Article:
Pattern matching essentials
A pattern is a set of statements.
Every statement ends with a semicolon and consists of the following:

variables,

keywords,

types,

values.
TypeQL statements constitute the smallest meaningful building blocks of queries. Please find below a closer look at the typical statement structure.

A TypeQL variable is prefixed with a dollar sign
$
(for concept variable) or a question mark?
(for value variables).Most statements start with a variable (marked with
V
on the image above) providing a reference to a concept or value (one per every solution found). For more information on variables, see the Variables section. 
A variable is followed by a commaseparated list of constraints (
p1
,p2
,p3
) describing the concepts the variable refers to. 
The end of the statement is marked with a semicolon (
;
).
A pattern can be thought of as a system of equations where every equation is a single statement.
TypeDB will solve the system to find all solutions. Every solution includes a concept (type or instance of data) for every concept variable and value for every value variable.
It’s important to understand that the result of a match
clause with any pattern is a set of solutions found.
The length of the set is equal to the number of solutions found. Hence, it can be:

Zero — No solutions found (nothing matched the pattern). Empty set returned.

One — Exactly one solution found and returned in a set.

Many — Multiple solutions found, including all possible permutations. All of them returned in a set.
For example, in the statement illustrated above, TypeDB will find all solutions that include a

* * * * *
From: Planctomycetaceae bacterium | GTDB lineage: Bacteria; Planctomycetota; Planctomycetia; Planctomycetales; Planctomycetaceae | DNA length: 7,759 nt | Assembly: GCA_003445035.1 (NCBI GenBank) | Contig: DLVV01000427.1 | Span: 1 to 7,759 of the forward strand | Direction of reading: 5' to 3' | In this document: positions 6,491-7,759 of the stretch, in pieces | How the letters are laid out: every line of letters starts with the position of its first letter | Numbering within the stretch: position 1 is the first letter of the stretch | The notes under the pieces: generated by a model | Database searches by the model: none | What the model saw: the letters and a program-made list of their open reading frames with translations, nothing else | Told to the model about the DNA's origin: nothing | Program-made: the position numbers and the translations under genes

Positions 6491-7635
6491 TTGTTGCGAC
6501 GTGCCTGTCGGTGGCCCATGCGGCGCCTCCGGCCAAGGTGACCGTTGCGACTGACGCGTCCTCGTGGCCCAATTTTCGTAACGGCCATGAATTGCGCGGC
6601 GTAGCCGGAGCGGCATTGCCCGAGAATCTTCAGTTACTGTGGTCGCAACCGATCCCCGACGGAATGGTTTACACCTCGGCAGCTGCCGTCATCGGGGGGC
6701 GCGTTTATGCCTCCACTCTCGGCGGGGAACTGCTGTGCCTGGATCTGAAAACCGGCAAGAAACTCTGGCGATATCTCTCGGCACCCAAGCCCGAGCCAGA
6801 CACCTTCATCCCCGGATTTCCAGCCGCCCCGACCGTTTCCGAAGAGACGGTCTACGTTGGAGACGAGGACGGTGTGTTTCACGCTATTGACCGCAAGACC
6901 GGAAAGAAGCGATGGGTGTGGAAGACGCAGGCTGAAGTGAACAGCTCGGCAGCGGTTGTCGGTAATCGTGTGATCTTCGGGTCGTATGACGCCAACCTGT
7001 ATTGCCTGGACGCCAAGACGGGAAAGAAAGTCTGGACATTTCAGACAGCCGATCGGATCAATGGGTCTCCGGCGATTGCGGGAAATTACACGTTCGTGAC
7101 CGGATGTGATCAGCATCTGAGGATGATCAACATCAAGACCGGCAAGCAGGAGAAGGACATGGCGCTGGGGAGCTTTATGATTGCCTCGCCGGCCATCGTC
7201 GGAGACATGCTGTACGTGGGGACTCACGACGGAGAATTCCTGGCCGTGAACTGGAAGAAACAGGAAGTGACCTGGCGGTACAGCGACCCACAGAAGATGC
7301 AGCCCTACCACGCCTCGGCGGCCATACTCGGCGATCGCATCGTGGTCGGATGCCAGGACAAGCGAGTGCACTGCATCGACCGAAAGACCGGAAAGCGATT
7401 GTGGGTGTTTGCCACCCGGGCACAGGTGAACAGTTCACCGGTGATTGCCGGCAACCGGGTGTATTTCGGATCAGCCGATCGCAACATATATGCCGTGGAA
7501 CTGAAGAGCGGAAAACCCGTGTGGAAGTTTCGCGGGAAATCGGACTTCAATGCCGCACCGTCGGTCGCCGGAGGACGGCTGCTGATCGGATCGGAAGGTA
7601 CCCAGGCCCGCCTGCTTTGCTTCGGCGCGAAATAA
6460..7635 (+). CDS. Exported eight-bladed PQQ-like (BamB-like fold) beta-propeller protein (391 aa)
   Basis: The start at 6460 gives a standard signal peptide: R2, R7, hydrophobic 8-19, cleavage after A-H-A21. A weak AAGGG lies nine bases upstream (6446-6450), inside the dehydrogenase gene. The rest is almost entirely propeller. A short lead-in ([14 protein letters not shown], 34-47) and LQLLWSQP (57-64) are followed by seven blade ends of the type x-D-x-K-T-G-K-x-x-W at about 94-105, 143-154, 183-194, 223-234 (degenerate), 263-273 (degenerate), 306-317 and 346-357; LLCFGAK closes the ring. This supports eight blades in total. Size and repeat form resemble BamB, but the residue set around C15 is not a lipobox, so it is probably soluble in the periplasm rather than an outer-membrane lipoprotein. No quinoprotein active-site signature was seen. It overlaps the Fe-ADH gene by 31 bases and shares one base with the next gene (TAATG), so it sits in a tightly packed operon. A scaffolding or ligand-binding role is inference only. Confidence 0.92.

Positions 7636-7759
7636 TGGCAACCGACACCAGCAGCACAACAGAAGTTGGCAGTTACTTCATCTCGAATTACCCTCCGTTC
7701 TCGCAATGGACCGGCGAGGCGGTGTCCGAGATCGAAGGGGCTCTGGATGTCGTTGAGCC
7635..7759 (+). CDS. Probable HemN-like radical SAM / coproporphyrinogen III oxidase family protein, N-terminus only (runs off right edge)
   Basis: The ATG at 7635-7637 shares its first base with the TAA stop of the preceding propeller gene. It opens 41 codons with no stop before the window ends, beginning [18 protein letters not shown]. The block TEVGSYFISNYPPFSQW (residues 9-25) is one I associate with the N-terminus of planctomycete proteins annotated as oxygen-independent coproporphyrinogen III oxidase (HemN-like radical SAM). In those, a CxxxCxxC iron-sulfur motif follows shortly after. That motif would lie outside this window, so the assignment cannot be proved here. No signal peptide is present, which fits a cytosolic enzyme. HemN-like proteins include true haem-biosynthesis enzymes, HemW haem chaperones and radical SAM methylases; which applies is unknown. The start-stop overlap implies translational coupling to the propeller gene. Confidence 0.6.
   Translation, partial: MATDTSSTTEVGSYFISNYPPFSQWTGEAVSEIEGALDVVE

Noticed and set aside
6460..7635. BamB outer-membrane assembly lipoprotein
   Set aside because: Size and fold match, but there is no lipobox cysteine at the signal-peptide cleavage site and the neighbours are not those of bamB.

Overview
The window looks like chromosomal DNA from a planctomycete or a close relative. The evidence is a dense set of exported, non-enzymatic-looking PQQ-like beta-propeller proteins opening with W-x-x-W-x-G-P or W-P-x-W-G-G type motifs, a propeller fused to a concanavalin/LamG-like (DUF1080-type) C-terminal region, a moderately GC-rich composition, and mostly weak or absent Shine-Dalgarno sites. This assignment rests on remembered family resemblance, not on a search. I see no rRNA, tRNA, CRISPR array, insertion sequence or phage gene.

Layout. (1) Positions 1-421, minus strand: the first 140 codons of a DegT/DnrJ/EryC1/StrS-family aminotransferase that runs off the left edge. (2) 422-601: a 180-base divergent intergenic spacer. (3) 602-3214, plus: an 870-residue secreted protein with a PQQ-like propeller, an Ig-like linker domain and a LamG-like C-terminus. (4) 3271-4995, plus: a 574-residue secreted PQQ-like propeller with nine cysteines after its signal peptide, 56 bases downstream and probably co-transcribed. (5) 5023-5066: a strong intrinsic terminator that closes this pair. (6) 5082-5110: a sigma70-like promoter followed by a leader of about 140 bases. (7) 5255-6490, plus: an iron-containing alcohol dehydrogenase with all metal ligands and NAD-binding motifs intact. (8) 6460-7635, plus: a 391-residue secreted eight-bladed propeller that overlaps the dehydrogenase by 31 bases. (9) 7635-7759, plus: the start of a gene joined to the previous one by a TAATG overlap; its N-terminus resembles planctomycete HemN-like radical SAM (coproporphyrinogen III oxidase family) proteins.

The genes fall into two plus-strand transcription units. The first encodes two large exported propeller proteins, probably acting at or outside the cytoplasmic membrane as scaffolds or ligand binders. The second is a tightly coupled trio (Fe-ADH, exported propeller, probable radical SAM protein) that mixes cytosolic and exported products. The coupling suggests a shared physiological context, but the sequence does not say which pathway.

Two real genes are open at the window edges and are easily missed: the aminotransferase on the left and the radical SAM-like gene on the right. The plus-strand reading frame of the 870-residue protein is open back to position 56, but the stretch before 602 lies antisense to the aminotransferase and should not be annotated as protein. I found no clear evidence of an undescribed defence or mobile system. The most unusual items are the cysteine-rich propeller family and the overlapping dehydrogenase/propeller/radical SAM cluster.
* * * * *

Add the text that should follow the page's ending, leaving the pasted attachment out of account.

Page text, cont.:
person
entity that has a fullname
attribute with the value Masako Holley
and has any email.
What if no person
entity has this particular name in a database? Then a set of zero solutions (answers)
will be returned, regardless of the emails.
What if there is one person
with the fullname
attribute like that, but it has two email
attributes?
Then TypeDB will find two solutions/answers. And every answer will include that one person
entity and one of the
emails.
A For example, we match all instances of two types without any constraints.
Let’s say one of the types has two instances, and the other one has ten. Then the 
Variables
There are two types of variables:

Concept variable — used by default in most queries. It references a concept (an instance of data or a type).

Value variable — used only in computation, like arithmetic operations and other builtin functions requiring direct operation on values.
A concept variable starts with the dollar sign $
followed by a variable label (for example, $x
) and references
exactly one concept (type or data) per every answer (solution) found for a pattern.
A value variable starts with question mark ?
followed by variable label (for example, ?x
) and reference exactly
one value per every answer (solution) found for a pattern. See Value variables below.
Comparison operators
The following operators are supported for comparing attribute values: ==
, !=
, >
, >=
, <
, and <=
.
In TypeDB version We recommend using The old syntax, for example:
will be supported for backwards compatibility for a limited time (if it’s used with a concept variable on the left from
the It will be removed from the TypeQL syntax in later versions of TypeDB. 
Value variables
In addition to the default concept variables that address concepts inside a TypeDB database, a special variable type is used only for computation.
They are called Value variables.
Instead of the dollar sign (e.g., $p
), value variables use the question mark (e.g., ?x
) preceding the variable label.
Instead of concepts, value variables represent exact value in a pattern.
To set a value variable with some value, we can use the =
sign: with the value variable on the left from it and on the
right side — we shall have an expression. Value variables are never materialized permanently and
are only used within the scope of a particular query or rule.